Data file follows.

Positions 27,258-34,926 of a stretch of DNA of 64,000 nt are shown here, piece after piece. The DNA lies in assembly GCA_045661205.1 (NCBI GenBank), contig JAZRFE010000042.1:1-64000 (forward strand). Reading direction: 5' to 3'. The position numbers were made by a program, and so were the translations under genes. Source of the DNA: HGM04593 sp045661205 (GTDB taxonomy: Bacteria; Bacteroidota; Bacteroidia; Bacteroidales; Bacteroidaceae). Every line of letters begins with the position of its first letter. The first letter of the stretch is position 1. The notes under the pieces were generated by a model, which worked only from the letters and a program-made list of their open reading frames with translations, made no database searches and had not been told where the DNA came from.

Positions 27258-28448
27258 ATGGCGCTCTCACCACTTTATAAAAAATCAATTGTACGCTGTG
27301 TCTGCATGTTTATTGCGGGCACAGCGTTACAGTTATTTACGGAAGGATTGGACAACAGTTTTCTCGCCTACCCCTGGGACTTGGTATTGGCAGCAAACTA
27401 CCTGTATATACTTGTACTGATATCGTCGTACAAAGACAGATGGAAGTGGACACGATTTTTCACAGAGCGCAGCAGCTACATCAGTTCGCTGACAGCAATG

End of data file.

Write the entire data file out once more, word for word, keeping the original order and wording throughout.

Positions 27,258-34,926 of a stretch of DNA of 64,000 nt are shown here, piece after piece. The DNA lies in assembly GCA_045661205.1 (NCBI GenBank), contig JAZRFE010000042.1:1-64000 (forward strand). Reading direction: 5' to 3'. The position numbers were made by a program, and so were the translations under genes. Source of the DNA: HGM04593 sp045661205 (GTDB taxonomy: Bacteria; Bacteroidota; Bacteroidia; Bacteroidales; Bacteroidaceae). Every line of letters begins with the position of its first letter. The first letter of the stretch is position 1. The notes under the pieces were generated by a model, which worked only from the letters and a program-made list of their open reading frames with translations, made no database searches and had not been told where the DNA came from.

Positions 27258-28448
27258 ATGGCGCTCTCACCACTTTATAAAAAATCAATTGTACGCTGTG
27301 TCTGCATGTTTATTGCGGGCACAGCGTTACAGTTATTTACGGAAGGATTGGACAACAGTTTTCTCGCCTACCCCTGGGACTTGGTATTGGCAGCAAACTA
27401 CCTGTATATACTTGTACTGATATCGTCGTACAAAGACAGATGGAAGTGGACACGATTTTTCACAGAGCGCAGCAGCTACATCAGTTCGCTGACAGCAATG